Akabokko 赤ぼっこ

Hiked on Mar 20, 2022


Mt. Yougaisan 要害山 – Tenguiwa 天狗岩 – Umabikisawa-toge 馬引沢峠

  Duration: 4 hours
  Distance: 11.2 km
  Elevation change: 228 metres
  Highest point: 414 metres
  Start: Miyanohira Station (Ome Line)
  Finish: Higashi-Ome Station (Ome Line)
  Difficulty:   ▅▅▅▅▅▅▅▅▅▅  
  Map: Yama to Kogen Chizu 山と高原地図 [No.25 奥多摩 OKUTAMA]



Loop Hike in the Ome Nagabuchi Hills

If you spread out the Okutama Yama to Kogen Chizu and glance to the far east, you can spot what is quite possibly the closest ‘real’ hiking trail to Tokyo at just over 40 klicks as the crow flies from Shinjuku Station. Enter Tenguiwa and Akabokko located in the Nagabuchi Hills 長淵丘陵 that form an arc on the boundary between Ome City and Hinode Town south of the Tama River. With the highest elevation barely attaining 400 metres makes great year-round hiking for all ability levels. What Akabokko lacks in height it makes up with a 180-degree panorama of the Okutama and Musashino area.

The hike kicks off from Miyanohira Station on the Ome Line around 1 hr 20 mins (820 yen) from Shinjuku Station. You can also approach from Hinatawada Station and pass by Umeno Park one of the best spots for plum blossom viewing in Tokyo. From the station go right along the Ome Kaido then turn left at the first traffic light and cross the Tama River. From the bridge it’s possible to make out a silhouette of the conspicuous tree on Akabokko. At the T-intersection turn right towards the Wadainari Shrine where there is trail sign signalling the way to Tenguiwa (2.8 km). You can either continue up this road or skirt around to the left as I did and use the alternate trailhead. Take your pick, as they meet further up. The hike is generally well signposted and easy to follow.

After passing the quaint Shinmei Shrine there is a short climb up to the ridgeline. Following a quick rest one option is a 30-minute round trip to Atagoyama 愛宕山 (394 m). The summit has a very old Japanese mountain cherry and apparently the view to the north is good in winter. Continuing east finds a steepish descent and Mt. Yougaisan 要害山 (414 m) an easily missed hilltop that happens to be the highest point. Next up along the undulating ridgeline is a short detour to Tenguiwa 天狗岩 that offers a nice view through Ome City.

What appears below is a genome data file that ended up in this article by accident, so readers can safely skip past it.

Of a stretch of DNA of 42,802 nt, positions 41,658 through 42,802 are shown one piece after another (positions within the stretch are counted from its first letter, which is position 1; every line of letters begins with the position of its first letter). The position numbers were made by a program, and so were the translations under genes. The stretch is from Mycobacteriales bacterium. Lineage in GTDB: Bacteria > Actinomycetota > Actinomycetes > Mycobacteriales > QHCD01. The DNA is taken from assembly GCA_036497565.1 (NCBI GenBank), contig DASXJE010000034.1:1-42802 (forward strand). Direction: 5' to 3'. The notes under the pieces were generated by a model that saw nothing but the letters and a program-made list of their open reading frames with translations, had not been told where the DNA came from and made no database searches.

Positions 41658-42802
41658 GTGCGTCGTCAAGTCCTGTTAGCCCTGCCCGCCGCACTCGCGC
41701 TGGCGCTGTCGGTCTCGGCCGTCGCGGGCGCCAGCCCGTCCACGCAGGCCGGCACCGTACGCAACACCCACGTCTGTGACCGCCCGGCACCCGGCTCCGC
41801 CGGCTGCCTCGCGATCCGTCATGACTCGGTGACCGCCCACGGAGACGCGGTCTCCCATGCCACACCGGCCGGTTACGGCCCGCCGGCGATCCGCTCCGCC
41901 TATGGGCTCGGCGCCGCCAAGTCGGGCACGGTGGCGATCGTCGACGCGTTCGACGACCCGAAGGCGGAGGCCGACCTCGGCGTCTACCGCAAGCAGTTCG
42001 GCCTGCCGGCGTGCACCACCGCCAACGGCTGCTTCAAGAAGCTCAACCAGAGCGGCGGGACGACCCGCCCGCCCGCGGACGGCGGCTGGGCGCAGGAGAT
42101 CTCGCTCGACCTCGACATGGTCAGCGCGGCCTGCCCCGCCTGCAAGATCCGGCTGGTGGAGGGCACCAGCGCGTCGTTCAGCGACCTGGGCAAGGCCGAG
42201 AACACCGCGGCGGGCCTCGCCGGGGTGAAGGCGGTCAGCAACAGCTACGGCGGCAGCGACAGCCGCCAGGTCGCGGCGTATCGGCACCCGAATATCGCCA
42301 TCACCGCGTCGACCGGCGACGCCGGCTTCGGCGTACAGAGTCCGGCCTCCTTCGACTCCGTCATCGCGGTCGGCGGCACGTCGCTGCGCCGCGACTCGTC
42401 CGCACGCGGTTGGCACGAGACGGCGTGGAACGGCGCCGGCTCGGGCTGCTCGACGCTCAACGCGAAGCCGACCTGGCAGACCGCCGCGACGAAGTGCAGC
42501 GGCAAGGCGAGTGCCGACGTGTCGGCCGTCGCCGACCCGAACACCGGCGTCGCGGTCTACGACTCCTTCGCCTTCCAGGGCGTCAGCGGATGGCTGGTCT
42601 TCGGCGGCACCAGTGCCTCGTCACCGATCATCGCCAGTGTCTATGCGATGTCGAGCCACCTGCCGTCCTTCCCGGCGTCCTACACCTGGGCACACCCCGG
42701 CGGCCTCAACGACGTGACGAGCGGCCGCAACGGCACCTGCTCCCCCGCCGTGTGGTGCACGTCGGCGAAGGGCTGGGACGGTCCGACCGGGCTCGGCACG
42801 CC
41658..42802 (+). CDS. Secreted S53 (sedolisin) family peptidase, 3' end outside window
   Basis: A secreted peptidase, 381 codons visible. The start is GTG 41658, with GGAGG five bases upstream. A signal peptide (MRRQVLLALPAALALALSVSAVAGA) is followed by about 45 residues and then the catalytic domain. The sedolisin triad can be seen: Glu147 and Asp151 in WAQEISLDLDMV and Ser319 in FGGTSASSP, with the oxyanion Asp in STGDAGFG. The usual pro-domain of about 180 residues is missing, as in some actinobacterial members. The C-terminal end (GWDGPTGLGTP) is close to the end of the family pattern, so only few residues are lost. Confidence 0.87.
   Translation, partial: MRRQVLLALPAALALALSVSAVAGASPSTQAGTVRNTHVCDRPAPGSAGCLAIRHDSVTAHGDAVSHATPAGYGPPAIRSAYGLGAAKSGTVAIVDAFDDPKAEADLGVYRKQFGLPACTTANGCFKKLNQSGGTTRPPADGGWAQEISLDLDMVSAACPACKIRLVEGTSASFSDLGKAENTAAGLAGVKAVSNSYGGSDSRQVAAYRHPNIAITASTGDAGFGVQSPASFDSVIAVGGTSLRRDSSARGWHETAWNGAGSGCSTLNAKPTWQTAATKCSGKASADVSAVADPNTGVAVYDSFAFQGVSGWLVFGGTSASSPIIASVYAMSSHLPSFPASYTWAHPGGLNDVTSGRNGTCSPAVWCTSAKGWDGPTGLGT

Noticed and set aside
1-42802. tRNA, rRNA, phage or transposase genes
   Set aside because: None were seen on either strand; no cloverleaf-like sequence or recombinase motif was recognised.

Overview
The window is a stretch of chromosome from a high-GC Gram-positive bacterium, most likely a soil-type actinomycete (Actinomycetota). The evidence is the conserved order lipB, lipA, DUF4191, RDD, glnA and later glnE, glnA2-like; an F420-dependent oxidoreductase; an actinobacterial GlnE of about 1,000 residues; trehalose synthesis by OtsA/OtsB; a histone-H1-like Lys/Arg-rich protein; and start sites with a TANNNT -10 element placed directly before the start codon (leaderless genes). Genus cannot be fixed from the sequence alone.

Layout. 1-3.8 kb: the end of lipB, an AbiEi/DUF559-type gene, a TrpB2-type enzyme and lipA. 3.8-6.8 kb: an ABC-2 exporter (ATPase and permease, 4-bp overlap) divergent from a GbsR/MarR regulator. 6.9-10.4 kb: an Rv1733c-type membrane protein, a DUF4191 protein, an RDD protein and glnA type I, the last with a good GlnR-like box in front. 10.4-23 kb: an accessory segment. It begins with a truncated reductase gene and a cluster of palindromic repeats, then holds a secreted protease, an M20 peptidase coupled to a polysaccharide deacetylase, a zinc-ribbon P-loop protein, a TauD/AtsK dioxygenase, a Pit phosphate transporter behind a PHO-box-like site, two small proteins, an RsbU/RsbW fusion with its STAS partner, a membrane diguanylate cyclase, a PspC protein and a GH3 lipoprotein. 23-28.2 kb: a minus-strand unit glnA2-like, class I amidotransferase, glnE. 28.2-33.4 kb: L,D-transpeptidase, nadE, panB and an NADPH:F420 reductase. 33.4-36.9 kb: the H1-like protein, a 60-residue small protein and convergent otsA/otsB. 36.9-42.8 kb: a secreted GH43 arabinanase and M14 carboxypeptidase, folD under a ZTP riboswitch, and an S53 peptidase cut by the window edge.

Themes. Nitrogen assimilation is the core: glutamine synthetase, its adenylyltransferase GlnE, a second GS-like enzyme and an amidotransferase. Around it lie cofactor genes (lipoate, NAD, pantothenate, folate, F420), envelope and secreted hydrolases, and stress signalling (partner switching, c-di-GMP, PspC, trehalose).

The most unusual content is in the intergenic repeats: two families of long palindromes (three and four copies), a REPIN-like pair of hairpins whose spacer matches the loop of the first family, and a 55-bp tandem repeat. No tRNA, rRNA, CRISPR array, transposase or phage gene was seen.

A further 5 minutes from the trail junction brings you to Akabokko 赤ぼっこ (410 m). Famed for its lone hinoki (Japanese cypress) that juts out on a narrow ridge and views that stretch as far as Tokyo Bay, Mt. Tsukuba and Mt. Asama. Legend has it the mountain received its name after the Great Kanto earthquake where the top soil gave way exposing a layer of red loamy soil underneath. There is a third-class triangulation station along with a couple of judiciously placed benches to savour the magnificent view. For some unbeknownst reason the signpost is adorned with Makkuro kurosuke of Totoro ilk inspired stones.

When you’re ready to head off the hike for a period follows a perimeter fence housing a landfill. Thankfully the noise stemming from the facility is short lived. About halfway along is Umabikisawa-toge 馬引沢峠 and between here and Futatsuzuka-toge 二ッ塚峠 are some fine specimens of konara (jolcham oak) and Japanese mountain cherry. At the trail fork carry on in the direction of Yoshino Kaido 吉野街道. Here begins a gradual descent to a paved road before continuing the Nagabuchi hiking trail 長淵ハイキングコース. After reaching the upper Tenso Shrine 天祖神社 proceed down a long flight of stairs veering left onto the Akikawa Kaido for a 30-minute road hike across the Tama River to Higashi-Ome Station.


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    • Indeed it does! I only found out about it relatively recently. I noticed you also climbed it the other week which was a further incentive to have a look.

  • Nice write up. I haven’t been on this trail for several years even though its very near my home.
    During my hike I was hunting for several (about 11) GeoCaches that are hidden along that trail.
    With the warmer weather here now, I think I’ll go out and enjoy that trail again.

    I enjoy your post. Thanks.

  • Thanks for this pretty-close-to-tokyo trail.

    We took this May 24, 2022. We only saw 3 other people (weekday) Early on where we made a sharp left on the trail, we could see through that there was a ridge, so we walked up and saw an enormous solar farm going in down below and clearing for i guess another one right where the ridge is as well. We saw something move and thought -maybe a bear-but we got a picture which other hikers on the trail identified for us as a kamoshika. We looked it up later and apparently they are quite territorial. I hope someone is finding this one a new home!

    Definitely glad we took the two jumps off the main trail to Tenguiwa (my favorite!) and Mt. Akabokko.

    Also at the end of the trail on the road as we walked to Higashi Ome, we saw an interesting restaurant (closed Tuesdays) that’s built in an old traditional warehouse (kura), aptly named Mayakura.

    • It’s hard to believe it’s so close to Tokyo with rather nice panoramas from the two viewpoints. Speaking of bears, yesterday I saw my first Japanese black bear! It was about 50 metres away, and thankfully running in the right direction that is away from me. I’ll have some details in the next hiking instalment.